It costs 24% more to rent the typical home in the Detroit area than it does to buy it; the biggest rent premium among the 50 most populous metro areas studied by Redfin. Luckily, a new land value tax plan from Detroit’s mayor will redistribute a portion of the collected rent or imputed rent from landowners back to the city to encourage development of more rental units while discouraging building vacancy, Forbes reports.
Implementing a land value tax in Detroit requires a law change at the state legislature, but if successfully legalized, Detroit’s new tax structure could serve as a model for the nation in a wider effort to add more rental supply and resolve the housing affordability crisis.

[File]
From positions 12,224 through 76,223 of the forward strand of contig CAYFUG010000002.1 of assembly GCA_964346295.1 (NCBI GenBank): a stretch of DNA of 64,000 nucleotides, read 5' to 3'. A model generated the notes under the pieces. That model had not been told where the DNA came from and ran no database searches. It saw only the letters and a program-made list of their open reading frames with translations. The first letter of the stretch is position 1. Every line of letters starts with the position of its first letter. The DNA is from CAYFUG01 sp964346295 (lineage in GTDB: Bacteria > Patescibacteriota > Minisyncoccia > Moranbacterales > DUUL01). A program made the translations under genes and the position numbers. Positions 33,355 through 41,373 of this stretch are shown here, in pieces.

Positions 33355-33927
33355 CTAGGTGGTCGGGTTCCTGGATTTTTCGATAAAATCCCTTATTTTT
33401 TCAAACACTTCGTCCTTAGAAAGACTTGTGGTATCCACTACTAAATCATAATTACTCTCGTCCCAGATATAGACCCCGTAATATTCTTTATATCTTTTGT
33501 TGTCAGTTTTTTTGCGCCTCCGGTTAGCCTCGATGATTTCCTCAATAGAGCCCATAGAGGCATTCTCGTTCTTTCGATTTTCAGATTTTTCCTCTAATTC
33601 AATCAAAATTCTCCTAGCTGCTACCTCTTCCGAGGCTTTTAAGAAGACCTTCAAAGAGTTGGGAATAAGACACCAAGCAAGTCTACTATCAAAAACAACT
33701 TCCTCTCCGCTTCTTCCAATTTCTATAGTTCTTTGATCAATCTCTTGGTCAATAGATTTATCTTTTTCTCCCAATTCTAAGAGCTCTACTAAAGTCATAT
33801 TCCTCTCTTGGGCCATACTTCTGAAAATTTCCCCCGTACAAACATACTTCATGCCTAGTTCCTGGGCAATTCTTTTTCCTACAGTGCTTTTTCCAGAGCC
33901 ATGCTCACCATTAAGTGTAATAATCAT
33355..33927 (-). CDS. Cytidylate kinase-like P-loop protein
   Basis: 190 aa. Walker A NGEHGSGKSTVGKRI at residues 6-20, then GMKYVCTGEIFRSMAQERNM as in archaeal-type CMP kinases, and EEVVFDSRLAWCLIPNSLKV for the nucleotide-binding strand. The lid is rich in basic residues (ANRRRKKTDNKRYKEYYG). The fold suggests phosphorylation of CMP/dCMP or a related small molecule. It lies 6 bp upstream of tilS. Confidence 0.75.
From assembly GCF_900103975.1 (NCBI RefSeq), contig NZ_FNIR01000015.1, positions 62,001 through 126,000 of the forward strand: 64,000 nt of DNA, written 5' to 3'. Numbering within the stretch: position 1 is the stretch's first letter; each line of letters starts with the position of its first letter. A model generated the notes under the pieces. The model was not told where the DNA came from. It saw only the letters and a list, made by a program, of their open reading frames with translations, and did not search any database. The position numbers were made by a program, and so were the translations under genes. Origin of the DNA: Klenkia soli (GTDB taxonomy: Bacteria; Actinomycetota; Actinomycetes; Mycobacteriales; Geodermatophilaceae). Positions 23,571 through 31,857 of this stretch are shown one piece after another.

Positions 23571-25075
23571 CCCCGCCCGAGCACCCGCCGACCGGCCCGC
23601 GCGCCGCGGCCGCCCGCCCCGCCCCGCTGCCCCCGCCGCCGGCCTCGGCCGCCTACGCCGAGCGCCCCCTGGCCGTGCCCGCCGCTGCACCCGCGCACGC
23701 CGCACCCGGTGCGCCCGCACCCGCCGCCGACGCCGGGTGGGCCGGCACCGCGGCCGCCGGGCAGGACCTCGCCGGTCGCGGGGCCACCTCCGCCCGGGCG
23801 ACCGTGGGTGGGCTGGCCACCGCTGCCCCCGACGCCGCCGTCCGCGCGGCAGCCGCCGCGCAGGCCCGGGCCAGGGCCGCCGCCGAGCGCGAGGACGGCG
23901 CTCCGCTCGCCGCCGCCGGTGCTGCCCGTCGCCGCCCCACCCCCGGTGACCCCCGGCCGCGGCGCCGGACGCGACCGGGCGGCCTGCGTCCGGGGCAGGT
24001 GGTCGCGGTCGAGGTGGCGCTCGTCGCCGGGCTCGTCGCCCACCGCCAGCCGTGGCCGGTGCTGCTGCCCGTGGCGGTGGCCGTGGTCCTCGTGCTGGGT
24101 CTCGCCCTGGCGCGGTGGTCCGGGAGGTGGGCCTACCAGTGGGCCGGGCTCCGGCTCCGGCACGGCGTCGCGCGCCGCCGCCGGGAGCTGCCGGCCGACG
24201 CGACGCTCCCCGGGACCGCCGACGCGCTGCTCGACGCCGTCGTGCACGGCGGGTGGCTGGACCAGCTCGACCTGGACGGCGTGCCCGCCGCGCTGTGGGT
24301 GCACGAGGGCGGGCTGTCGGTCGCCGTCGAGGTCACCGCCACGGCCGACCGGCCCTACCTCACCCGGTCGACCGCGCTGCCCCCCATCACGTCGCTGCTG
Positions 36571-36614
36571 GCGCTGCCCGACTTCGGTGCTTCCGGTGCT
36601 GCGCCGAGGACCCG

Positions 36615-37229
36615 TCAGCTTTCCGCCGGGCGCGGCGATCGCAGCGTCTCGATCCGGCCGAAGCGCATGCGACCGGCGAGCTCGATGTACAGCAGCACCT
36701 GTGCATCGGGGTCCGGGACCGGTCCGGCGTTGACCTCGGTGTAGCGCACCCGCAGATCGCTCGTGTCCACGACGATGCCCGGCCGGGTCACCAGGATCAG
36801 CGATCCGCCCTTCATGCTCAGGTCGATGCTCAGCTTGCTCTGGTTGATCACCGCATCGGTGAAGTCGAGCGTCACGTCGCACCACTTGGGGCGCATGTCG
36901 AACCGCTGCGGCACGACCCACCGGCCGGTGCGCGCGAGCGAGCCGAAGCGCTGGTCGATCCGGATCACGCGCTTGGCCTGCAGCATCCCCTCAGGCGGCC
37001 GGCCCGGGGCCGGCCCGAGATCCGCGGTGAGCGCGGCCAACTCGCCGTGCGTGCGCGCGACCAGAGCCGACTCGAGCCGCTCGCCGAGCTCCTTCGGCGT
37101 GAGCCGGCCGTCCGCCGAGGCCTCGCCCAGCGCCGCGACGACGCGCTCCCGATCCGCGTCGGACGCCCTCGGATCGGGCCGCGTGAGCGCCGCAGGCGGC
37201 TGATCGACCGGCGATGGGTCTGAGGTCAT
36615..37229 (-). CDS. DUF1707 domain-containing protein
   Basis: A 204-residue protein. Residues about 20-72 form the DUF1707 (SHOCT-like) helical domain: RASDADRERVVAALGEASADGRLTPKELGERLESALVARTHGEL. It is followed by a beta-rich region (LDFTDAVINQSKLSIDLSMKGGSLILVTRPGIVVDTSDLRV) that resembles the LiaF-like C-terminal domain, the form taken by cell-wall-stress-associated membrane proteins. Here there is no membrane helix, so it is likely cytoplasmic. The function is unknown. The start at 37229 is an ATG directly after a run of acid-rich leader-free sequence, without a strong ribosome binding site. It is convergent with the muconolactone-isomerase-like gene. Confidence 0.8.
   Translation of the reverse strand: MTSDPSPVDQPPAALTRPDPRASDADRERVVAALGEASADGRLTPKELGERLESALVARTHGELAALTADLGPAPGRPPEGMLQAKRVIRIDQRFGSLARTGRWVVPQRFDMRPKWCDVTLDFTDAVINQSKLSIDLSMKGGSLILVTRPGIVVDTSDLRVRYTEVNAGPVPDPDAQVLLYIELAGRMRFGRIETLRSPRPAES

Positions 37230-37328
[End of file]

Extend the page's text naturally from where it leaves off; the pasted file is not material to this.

Growing cities may pass a land value tax to encourage the development of housing units to accommodate more residents while raising tax revenue more efficiently. Unlike income, property, and sales tax, a land value tax supports sustainable economic growth. Detroit may be the most extreme example of a city that has been unable to sustain economic growth, so if a land value tax works in Detroit, more cities will likely follow suit.